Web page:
5.1 An attachment does not create any title of the decree-holder to the property nor does it create a lien or charge over the property for the sum due to the decree-holder.
5.2 The judgment debtor continues to enjoy the attached property.
5.3 All that an attachment does is to prevent a private-transfer and that no person can benefit from a subsequent transfer of the attached property. S. 64 of the Code provides for such private alienation. Once a property has been attached, any private alienation of such property by private transfer or delivery and any payment to the judgment debtor of any debt, dividend, etc., contrary to such attachment shall be void as against all claims enforceable under the attachment. S.64 applies whether the property stands in the name of the judgment debtor or any other person who is a name lender, i.e., benami property – Pradyut Shah, AIR 1979 Bom 166. However, if the transfer is by an operation of law or pursuant to a Court order, then s.64 does not apply. It only covers private transfers, such as, voluntary sales, gifts, mortgages. It may be noted that the private transfers are not void ab initio but only void as against all claims enforceable under the attachment. There is a difference of opinion amongst various Courts as to whether or not any private transfer after attachment but in pursuance of a contract of sale executed prior to attachment is covered by s. 64. Various decisions have held that in order that an attachment renders a subsequent alienation as void u/s. 64, the attachment must follow the process laid down under the Code, e.g., Rules 41 to 57 of Order 21.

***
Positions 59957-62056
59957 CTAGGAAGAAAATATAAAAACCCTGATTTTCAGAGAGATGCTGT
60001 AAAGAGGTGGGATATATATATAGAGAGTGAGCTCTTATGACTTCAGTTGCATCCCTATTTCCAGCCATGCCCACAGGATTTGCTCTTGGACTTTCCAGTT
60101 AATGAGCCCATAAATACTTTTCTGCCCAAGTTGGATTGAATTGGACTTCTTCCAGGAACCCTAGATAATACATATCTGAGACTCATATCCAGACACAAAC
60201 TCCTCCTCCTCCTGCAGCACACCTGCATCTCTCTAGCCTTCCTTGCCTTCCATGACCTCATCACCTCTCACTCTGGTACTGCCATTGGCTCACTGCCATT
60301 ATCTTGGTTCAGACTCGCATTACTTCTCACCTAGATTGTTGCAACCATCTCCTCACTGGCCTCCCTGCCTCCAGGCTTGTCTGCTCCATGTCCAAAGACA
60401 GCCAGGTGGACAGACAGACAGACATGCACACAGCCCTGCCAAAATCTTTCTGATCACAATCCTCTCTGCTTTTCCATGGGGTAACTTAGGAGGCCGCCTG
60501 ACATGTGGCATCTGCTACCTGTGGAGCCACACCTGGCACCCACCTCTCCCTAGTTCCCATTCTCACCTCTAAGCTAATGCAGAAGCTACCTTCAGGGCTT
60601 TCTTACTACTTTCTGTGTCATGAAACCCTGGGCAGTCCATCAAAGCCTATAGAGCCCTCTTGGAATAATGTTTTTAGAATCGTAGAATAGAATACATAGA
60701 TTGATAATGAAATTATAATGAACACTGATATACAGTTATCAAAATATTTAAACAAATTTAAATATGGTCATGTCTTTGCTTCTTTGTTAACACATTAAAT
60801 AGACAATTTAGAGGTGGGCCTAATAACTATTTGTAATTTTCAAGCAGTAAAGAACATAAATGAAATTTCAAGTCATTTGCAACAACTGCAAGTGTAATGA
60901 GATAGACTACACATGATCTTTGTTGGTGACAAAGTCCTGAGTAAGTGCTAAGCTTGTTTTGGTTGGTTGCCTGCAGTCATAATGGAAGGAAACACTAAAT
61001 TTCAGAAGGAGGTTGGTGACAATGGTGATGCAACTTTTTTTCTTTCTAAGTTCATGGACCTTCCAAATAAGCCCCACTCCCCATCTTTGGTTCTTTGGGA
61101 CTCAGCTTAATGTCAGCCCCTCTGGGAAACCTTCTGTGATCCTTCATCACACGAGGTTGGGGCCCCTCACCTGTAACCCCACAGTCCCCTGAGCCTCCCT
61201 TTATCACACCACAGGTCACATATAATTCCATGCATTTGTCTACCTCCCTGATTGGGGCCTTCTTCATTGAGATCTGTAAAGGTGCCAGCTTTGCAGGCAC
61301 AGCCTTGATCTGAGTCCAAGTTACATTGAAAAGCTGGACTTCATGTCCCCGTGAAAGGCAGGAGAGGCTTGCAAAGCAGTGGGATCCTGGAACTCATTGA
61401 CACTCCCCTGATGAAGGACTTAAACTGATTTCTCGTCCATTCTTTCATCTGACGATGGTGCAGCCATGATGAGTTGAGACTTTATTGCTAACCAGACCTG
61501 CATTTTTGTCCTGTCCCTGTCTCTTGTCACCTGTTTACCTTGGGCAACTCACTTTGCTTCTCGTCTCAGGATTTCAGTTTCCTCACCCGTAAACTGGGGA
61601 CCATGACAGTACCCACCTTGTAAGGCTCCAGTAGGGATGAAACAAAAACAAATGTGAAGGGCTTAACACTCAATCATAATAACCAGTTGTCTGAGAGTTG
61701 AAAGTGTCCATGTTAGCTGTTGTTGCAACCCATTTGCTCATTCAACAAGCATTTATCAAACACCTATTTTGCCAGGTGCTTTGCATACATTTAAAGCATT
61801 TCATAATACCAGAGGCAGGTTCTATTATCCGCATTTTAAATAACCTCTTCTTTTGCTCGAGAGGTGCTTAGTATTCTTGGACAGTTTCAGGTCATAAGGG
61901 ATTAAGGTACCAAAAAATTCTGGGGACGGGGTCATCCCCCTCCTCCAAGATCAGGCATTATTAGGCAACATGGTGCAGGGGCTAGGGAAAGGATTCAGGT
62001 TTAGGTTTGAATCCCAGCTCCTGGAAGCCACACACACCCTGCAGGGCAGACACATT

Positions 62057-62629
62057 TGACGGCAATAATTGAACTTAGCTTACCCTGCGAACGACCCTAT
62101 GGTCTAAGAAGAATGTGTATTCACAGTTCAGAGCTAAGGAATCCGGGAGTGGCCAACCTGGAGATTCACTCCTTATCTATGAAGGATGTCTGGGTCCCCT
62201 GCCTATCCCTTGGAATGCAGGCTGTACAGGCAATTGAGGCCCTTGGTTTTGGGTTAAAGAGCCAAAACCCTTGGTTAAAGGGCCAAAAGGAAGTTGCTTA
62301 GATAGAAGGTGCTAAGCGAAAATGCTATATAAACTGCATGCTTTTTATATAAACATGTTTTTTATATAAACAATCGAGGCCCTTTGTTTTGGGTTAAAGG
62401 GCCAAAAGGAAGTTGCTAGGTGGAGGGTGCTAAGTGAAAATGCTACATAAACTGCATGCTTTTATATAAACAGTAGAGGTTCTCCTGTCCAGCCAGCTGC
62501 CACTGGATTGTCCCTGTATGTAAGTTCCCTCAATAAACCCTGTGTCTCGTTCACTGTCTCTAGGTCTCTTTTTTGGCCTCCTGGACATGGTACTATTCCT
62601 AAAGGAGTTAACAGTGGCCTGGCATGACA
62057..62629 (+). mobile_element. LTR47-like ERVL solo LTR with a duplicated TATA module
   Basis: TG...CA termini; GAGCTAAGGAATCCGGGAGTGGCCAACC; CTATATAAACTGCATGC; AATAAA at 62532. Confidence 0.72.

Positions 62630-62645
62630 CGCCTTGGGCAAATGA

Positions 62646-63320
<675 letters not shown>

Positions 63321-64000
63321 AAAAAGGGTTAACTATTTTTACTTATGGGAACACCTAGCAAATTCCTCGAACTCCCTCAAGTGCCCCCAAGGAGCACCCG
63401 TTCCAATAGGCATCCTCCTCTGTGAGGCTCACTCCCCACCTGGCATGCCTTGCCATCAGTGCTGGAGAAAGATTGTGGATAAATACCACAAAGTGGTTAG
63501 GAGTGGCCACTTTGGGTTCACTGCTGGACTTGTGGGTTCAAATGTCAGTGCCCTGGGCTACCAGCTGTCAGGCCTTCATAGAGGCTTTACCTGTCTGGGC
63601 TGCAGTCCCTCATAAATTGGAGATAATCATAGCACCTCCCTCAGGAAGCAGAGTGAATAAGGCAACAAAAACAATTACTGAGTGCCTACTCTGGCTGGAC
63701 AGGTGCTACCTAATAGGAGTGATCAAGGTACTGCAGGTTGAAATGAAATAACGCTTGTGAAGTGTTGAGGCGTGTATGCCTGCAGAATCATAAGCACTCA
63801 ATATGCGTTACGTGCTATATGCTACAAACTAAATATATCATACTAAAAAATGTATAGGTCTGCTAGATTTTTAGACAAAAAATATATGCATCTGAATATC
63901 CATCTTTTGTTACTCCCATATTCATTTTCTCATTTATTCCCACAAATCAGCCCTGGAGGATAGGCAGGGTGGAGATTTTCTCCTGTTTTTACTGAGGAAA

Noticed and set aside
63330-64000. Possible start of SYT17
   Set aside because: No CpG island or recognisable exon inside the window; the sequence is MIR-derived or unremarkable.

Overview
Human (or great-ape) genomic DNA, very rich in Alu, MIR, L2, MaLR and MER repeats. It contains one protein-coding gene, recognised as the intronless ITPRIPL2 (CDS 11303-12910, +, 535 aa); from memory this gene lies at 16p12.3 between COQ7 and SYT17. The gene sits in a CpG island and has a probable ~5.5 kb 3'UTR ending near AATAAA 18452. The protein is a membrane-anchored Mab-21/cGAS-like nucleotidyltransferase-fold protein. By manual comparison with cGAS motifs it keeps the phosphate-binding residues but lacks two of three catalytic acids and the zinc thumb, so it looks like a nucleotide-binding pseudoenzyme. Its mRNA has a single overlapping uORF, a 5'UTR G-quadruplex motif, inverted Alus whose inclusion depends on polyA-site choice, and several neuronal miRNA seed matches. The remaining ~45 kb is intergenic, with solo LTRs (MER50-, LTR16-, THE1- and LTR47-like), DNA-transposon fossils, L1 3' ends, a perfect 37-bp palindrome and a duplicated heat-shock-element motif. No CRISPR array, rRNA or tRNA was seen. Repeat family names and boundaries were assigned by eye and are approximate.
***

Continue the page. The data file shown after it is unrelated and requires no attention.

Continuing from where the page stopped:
VI. Auditor’s duty
The Auditor should enquire of the auditee whether any attachment proceedings are pending against it. The Auditor can provide value added services to his clients by enlightening them about which assets are not attachable and what are the rights and obligations in respect of an attached property. It needs to be repeated and noted that the audit is basically under the relevant law applicable to an entity and an auditor is not an expert on all laws relevant to business operations of an entity. All that is required of him is exercise of ‘due care’. The Auditor should also enquire whether the entity has obtained ‘attachment’ in cases filed by it. This will enable the Auditor to assess the provisions for bad and doubtful debts. Though an ‘attachment’ does not create any rights in favour of the entity but the courts normally do not grant attachment unless the plaintiff establishes a prima facie case.